Biden’s Student Debt Relief Fails to Pass The House

( – The U.S. House of Representatives has failed to overcome a presidential veto from President Joe Biden which undid Republican sponsored legislation that would have repealed Biden’s student debt forgiveness plan. The attempted override of Biden’s veto only secured 221 votes, meaning it was still far short of the two thirds majority needed.

This means that the policy of student debt forgiveness will now end up before the Supreme Court, which will determine the legality of forgiving around $400 billion in student debt. Government “forgiveness” of student loans actually means taxpayers will foot the bill for student loans taken out by individuals.

Biden’s policy has been facing criticisms from legal experts since he announced his intention to cancel student debt during his first presidential bid, with many claiming that such a move would be economically devastating for middle class families.

The topic of student debt has been a source of contention for many over the past few years, in part due to rising interest rates and a higher cost of tuition compared to just ten years ago. Some students have even announced their intention to ignore loan repayments when the pause on payments ends in October. The repayment pause was ended as part of the bipartisan debt ceiling deal, meaning that borrowers of student loans will be expected to begin paying their balances as soon as October first. Around 40 million Americans will have to begin paying back loans during this time, raising concerns about whether or not such a plan will have a detrimental impact on the lives of borrowers.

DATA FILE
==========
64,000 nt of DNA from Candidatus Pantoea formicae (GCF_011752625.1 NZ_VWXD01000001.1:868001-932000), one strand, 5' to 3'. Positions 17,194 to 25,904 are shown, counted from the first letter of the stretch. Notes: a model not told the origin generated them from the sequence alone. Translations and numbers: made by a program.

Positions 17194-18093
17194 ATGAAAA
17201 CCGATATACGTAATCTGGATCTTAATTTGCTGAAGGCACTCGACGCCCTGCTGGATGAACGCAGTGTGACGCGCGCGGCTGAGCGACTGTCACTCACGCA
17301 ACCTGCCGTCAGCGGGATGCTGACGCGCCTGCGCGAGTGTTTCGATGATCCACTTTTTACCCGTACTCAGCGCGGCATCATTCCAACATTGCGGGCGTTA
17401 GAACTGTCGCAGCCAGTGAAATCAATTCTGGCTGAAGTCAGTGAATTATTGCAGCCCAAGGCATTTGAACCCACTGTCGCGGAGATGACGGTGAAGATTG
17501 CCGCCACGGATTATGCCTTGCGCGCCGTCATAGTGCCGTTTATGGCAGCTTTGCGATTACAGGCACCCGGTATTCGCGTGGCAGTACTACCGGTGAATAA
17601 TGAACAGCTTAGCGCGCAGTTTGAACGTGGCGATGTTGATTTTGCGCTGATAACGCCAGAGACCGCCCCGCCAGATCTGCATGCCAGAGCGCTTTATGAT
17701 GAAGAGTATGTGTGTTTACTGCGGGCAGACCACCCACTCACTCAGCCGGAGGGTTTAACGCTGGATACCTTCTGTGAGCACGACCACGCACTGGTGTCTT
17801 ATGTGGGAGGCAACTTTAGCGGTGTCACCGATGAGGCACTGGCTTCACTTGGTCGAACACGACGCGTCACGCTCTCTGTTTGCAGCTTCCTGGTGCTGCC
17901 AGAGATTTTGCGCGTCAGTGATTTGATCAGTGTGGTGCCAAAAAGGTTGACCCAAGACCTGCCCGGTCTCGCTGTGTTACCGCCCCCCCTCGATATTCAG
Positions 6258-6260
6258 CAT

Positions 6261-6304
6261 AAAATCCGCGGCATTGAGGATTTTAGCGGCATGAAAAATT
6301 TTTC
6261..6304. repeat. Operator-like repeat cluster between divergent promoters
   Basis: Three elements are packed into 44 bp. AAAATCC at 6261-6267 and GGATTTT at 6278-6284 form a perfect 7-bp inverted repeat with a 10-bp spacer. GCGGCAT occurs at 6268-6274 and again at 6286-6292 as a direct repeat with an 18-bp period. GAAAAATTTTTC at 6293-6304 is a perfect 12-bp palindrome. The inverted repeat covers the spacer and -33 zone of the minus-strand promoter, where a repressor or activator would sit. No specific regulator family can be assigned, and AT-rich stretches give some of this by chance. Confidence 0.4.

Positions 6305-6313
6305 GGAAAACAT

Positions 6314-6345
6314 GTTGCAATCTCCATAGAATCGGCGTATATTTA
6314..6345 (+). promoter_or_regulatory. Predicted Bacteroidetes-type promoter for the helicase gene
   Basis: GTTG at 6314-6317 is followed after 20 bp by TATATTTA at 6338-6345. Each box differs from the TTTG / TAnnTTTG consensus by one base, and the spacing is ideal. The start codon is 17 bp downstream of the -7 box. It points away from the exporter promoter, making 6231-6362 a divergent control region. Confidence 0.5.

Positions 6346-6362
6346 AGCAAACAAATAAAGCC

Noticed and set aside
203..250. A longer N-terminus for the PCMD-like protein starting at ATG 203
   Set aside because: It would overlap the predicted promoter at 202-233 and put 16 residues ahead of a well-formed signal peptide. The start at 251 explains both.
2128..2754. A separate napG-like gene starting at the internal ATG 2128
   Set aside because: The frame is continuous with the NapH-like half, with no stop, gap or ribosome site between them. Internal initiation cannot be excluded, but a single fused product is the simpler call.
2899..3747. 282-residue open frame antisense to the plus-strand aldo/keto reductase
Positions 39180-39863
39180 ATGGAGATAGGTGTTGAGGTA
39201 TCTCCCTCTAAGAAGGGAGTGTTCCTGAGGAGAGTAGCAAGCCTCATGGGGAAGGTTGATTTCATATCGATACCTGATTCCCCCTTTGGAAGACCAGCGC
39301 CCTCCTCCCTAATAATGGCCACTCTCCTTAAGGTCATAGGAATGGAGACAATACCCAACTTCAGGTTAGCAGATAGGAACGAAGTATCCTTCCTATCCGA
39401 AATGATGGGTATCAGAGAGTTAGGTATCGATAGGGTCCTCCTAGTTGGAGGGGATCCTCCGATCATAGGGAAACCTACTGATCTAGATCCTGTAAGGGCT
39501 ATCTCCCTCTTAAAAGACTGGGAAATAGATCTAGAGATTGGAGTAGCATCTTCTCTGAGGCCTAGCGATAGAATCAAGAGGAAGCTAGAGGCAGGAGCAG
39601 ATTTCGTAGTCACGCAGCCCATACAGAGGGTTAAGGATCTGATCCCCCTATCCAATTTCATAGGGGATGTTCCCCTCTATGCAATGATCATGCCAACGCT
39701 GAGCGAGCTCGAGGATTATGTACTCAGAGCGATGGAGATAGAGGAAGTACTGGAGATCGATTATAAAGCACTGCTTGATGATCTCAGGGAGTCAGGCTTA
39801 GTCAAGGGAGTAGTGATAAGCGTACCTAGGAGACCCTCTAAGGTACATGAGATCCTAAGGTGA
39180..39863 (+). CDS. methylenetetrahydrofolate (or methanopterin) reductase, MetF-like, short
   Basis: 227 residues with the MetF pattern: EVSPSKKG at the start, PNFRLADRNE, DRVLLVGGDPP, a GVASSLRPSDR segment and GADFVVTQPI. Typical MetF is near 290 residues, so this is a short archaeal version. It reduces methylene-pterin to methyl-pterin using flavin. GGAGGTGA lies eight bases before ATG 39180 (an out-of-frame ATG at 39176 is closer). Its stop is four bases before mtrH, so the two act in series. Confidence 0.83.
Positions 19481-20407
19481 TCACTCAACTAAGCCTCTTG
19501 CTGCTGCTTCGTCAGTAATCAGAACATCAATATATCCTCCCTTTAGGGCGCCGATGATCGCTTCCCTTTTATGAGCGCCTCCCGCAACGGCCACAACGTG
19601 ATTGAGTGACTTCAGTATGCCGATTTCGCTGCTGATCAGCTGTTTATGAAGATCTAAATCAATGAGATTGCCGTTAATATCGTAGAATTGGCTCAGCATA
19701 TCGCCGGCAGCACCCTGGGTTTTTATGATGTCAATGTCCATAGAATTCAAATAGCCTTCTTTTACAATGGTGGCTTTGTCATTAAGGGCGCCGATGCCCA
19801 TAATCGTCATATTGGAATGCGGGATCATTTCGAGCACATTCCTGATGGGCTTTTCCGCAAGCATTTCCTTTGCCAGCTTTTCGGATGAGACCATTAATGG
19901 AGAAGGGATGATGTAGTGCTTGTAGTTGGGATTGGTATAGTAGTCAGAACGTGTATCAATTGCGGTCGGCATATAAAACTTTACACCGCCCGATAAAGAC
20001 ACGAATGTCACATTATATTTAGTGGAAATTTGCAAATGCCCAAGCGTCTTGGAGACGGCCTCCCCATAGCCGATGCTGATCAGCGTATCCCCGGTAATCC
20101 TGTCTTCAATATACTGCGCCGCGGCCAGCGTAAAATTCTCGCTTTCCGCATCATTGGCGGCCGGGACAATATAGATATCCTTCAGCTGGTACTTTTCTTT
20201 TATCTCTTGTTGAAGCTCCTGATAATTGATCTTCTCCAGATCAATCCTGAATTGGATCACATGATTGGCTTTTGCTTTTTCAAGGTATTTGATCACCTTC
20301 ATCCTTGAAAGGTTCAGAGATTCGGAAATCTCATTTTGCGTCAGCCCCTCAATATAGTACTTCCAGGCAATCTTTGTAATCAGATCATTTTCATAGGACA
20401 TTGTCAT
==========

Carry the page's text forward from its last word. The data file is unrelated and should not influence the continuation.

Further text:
While many top Republicans and more moderate Democrats have openly questioned the legality of Biden’s plan on forgiving $400 million in debt, the final decision ultimately lies with the Supreme Court. Many citizens felt as though the Supreme Court would rule against the Biden administration’s plan during Biden’s initial campaign, but after Justice Clarence Thomas spoke about his own harrowing experience with loans, the future of Biden’s proposed policy seems uncertain. The Supreme Court is expected to rule on the policy of student debt forgiveness before the summer ends.

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